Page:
~can be used to thicken acidic foods such as sweet and sour sauce
~do not use with dairy as it makes it slimy
~can freeze arrowroot sauces
~store on shelf, keeps well
~very low in saturated fat, cholesterol and sodium
Interesting Facts
~ground from the root of the plant
~interchangeable with cornstarch and tapioca flour
~was once used in the making of carbonless copy paper

Brown rice flour
Flavor
~slightly nutty; more flavorful than white rice flour
Blending
~can be on the grainy side so combine with finer flours such as cornstarch, tapioca flour, arrowroot, potato starch, etc.
Baking
~good in breads, cakes, cookies, and crackers
~1 scant (loosely packed) c. brown rice flour will replace 1 c. wheat flour
Thickening
~not suggested, use sweet rice flour instead
Storage
~store in refrigerator because natural fats and oils can cause it to go rancid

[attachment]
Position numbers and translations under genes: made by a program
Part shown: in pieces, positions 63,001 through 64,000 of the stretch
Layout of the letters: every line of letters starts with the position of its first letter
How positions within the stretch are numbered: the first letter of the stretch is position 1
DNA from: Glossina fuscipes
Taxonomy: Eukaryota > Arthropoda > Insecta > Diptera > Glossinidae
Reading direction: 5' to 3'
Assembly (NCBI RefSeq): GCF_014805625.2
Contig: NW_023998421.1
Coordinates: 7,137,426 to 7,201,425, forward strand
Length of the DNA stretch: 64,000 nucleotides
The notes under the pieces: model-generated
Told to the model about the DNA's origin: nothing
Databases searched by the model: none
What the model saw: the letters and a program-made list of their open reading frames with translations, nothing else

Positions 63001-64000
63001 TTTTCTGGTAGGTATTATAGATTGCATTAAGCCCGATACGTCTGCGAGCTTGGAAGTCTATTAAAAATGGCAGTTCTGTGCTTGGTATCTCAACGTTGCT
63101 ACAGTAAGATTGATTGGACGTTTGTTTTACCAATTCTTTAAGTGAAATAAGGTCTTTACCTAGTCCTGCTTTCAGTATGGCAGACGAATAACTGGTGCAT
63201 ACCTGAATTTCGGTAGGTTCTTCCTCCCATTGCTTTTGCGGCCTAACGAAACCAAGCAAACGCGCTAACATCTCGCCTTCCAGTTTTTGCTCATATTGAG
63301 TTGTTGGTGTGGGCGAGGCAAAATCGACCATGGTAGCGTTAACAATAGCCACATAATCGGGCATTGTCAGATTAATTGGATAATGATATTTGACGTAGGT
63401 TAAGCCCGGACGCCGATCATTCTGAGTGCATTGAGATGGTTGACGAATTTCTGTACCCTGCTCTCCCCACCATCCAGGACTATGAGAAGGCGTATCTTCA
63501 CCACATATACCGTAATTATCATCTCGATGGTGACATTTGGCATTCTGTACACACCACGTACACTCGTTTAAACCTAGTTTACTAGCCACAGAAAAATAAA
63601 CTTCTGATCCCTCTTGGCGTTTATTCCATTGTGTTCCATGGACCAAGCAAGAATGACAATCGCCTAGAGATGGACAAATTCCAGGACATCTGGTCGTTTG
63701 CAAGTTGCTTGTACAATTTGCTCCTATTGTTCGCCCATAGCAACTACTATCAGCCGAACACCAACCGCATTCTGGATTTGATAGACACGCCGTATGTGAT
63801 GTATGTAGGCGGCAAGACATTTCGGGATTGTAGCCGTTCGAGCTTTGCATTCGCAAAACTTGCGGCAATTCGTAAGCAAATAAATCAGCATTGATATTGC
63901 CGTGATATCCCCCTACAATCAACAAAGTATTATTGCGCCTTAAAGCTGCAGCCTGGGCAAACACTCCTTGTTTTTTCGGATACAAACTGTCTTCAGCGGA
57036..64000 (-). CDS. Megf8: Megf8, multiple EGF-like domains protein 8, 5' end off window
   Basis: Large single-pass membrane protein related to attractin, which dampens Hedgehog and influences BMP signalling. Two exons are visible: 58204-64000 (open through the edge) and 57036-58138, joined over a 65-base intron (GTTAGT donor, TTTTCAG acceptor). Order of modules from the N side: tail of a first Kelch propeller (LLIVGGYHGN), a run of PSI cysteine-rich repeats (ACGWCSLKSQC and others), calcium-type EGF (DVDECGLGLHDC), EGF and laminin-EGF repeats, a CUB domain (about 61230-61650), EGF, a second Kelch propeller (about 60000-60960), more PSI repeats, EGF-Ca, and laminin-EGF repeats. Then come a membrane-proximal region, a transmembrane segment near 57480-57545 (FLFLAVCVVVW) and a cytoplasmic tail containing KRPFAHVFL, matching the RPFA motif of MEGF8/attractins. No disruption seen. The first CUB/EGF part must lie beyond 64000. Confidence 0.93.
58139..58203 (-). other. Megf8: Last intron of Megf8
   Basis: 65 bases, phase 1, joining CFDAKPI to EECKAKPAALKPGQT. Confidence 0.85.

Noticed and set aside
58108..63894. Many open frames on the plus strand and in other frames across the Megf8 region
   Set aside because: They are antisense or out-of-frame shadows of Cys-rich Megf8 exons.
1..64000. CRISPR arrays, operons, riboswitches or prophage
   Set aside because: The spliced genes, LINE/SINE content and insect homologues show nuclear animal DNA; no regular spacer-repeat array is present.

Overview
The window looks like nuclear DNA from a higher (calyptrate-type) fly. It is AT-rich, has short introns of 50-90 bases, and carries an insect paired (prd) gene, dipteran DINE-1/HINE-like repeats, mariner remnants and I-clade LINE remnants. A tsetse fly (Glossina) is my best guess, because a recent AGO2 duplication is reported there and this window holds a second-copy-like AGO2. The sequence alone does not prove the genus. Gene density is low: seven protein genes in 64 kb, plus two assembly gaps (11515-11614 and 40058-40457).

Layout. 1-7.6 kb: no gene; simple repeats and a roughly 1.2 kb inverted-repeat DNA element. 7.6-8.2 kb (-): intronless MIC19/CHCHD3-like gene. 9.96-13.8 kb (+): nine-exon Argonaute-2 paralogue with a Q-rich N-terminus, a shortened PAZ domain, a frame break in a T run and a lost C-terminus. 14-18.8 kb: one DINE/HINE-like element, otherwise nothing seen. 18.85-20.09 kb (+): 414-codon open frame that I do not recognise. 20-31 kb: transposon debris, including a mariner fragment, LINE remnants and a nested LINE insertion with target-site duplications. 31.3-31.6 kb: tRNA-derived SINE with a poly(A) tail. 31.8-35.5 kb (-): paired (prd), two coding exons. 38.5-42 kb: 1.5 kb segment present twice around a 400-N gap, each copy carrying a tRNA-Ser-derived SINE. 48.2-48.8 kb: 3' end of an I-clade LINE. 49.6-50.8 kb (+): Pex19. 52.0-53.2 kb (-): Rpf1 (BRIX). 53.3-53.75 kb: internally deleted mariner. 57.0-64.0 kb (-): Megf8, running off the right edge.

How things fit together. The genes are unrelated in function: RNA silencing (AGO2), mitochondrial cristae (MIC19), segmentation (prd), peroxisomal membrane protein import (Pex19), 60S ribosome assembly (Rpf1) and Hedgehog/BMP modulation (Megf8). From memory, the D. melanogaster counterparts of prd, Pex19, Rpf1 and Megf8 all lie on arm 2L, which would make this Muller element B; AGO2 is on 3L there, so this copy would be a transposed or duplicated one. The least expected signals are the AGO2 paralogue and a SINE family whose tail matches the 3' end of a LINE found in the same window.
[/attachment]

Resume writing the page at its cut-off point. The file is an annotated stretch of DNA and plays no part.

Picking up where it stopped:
Nutrition
~higher in vitamins, fiber, and protein than white rice

Buckwheat flour
Flavor
~strong, nutty flavor
Blending
~can be used exclusively in making pancakes but best blended for breads, muffins, and cakes
Baking
~dark color and strong flavor make it good for use in spiced or fruited goods
~popular in pancakes and waffles
~substitute 7/8 c. buckwheat flour for 1 c. wheat flour
Thickening
~not widely used as a thickener
Storage
~when storing long term, place it in airtight containers
Nutrition
~considered a ‘superfood’ because it has more protein than rice, wheat, millet, or corn
~contains all eight essential amino acids
~high in B vitamins, phosphorus, magnesium, iron, copper, manganese, and zinc
~good source of linoleic acid
~boosts the protein value of beans and cereal grains eaten the same day
~its proteins reduce hypertension and reduce and stabilize blood sugar levels
~most unsurpassed cholesterol-lowering food studied to date
Interesting Facts
~is not a cereal or grass and is NOT related to wheat
~its closest relative is rhubarb
~seed is triangular, almost 3-D looking
~technically considered a fruit

coconut-60395_1280

(source)

Coconut flour
Flavor
~slight coconut flavor
Blending
~can be used alone
Baking
~can be substituted 100% if you use about 1 egg per oz. (or 6 eggs for every 1/2 cup) of coconut flour to help hold it together (in place of gluten)